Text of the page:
SHE Level 4
SCQF Credit Points 20.00
ECTS Credit Points 10.00
Module Code MHI625659
Module Leader Bobby Law
School School of Computing, Engineering and Built Environment
Subject Applied Computer Games
  • A (September start)
  • B (January start)

Pre-Requisite Knowledge

Games Programming 2

Summary of Content

This module focuses on the multi-core architecture of modern video game hardware. This module examines the programming strategies used to gain the maximum performance for video games on modern multi-core games hardware. The module also covers a range of performance profiling techniques in regards to processor and memory usage, along with how to investigate and solve bottlenecks. The module then explores physics engines and how they operate from a high level perspective before looking at advanced physics techniques with a practical focus to be utilised within a video games context.


-360b7 Multicore Paradigm: Introduction to hardware architecture; Multicore hardware; Challenges and implications of multicore programming techniques; Threading. -360b7 Performance profiling techniques: Techniques and tools to measure processor and memory usage; Function profiling; High performance measuring; Memory fragmentation; Methods for comparing and investigating issues. b7 Physics engines: A broad overview of how the work; Broad and narrow phase collision detection; Collision response; b7 Advanced physics: Vehicle physics; Softbody physics; Fluid dynamics; Cloth Simulation.

Learning Outcomes

On successful completion of this module, students should be able to:1. Understand and apply the multicore paradigm as it applies to video game development.2. Analyse and evaluate different profiling techniques in a video game context.3. Understand the high level operation of physics engine.4. Understand and implement advanced physics techniques in a video game context.

Teaching / Learning Strategy

The University 'Strategy for Learning' documentation has informed the learning and teaching strategy for this module. The module material will be introduced through lectures, while practical exercises, based on the lecture material, will be given to students for their laboratory sessions. Tutorials will be used to help explain and elaborate on both the lecture material and the laboratory exercises. Full use will be made of GCU Learn to provide Lecture-based and related study materials, along with sample solutions of Tutorial and Laboratory exercises, thus encouraging the development of independent learning and allowing self-reflective feedback on student performance. Staff-based feedback on student performance for submitted work will be provided in line with the University feedback policy, with summative feedback and grades on the coursework assessment utilising GCU Learn. The additional interactive discussion features of GCU Learn will be utilised, as appropriate to the module, to stimulate independent and flexible student learning out with scheduled class time.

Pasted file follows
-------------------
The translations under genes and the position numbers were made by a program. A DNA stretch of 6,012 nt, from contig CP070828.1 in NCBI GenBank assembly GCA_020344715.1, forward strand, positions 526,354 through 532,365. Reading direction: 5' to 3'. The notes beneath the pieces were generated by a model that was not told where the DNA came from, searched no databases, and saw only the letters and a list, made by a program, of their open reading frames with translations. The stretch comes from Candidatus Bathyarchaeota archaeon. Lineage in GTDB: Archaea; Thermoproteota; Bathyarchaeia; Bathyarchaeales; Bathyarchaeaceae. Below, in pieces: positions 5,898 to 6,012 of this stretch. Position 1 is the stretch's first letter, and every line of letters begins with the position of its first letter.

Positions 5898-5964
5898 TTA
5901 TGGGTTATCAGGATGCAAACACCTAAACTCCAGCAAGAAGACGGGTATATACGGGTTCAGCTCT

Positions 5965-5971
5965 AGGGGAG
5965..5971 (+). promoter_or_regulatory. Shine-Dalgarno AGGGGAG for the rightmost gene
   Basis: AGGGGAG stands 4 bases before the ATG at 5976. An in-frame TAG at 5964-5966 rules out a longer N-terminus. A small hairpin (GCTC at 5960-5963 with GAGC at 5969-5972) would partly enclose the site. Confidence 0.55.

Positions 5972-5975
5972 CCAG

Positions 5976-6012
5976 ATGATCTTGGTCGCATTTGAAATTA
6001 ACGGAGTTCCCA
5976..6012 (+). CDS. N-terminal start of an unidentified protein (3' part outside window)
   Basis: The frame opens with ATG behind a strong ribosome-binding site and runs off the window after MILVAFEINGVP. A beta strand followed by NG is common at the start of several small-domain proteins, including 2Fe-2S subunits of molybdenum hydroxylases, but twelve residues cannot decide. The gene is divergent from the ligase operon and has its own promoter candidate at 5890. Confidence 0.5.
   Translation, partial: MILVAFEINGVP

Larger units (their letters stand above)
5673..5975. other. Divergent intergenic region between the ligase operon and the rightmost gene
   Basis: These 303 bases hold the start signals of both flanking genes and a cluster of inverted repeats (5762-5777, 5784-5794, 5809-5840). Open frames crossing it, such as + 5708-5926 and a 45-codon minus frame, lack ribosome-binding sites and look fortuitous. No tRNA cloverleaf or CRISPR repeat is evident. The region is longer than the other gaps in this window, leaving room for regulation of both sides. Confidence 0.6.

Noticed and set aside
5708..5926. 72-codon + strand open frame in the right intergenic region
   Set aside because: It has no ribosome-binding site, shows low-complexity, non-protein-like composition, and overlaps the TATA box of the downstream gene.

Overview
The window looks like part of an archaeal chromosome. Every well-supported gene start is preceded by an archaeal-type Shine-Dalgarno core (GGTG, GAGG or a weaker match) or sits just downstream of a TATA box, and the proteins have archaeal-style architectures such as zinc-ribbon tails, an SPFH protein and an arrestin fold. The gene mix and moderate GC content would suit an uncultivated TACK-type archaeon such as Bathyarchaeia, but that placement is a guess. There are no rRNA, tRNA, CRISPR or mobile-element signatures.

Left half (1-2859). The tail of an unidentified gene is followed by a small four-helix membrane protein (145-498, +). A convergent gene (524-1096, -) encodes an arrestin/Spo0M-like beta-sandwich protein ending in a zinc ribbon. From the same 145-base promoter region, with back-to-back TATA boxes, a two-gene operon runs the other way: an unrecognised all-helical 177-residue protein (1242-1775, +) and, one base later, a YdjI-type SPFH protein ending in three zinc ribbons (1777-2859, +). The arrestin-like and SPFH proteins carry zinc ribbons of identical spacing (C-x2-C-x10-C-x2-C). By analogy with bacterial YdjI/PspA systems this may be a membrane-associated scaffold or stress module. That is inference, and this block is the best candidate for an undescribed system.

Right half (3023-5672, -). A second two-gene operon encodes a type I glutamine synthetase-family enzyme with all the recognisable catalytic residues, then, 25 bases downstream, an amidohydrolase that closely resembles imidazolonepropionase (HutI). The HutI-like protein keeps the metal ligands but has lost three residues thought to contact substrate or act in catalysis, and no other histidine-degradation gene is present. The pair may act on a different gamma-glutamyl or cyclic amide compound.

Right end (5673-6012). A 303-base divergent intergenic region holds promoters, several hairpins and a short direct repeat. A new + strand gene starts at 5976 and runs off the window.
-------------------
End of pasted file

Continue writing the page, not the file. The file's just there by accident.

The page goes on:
Indicative Reading

-720 - Eberly, D, H. (2010). Game Physics. 2nd Edition. CRC Press. ISBN-13: 978-0123749031. -142 - Gregory, J. (2018). Game Engine Architecture. 3rd Edition. A K Peters/CRC Press. ISBN-13: 978-1138035454. -142 - Millington, I. (2010). Game Physics Engine Development: How to Build a Robust Commercial-Grade Physics Engine for your Game. 2nd Edition. CRC Press. ISBN-13: 978-0123819765. -142 - Pllana, S. and Xhafa, F. (2017).Programming Multi-Core and Many-Core Computing Systems (Wiley Series on Parallel and Distributed Computing). Wiley-Blackwell. ISBN-13: 978-0470936900. - Various Authors, (2000- 2010) Game Programming Gems Vol 1 -8, Charles River Media -142 - Williams, A. (2018). C++ Concurrency in Action. 2nd Edition. Manning Publications. ISBN-13: 978-1617294693.

Transferrable Skills

D1 Specialist knowledge and application D2 Critical thinking and problem solving D4 Communication skills, written, oral and listening D5 Numeracy D7 Computer literacy D8 Self confidence, self discipline & self reliance (independent working) D10 Creativity, innovation & independent thinking D12 Appreciating and desiring the need for continuing professional development D15 Ability to prioritise tasks and time management

Module Structure

Activity Total Hours
Independent Learning (FT) 132.00
Lectures (FT) 12.00
Practicals (FT) 24.00
Assessment (FT) 20.00
Tutorials (FT) 12.00

Assessment Methods

Component Duration Weighting Threshold Description
Course Work 01 n/a 100.00 40% Practical based Assignment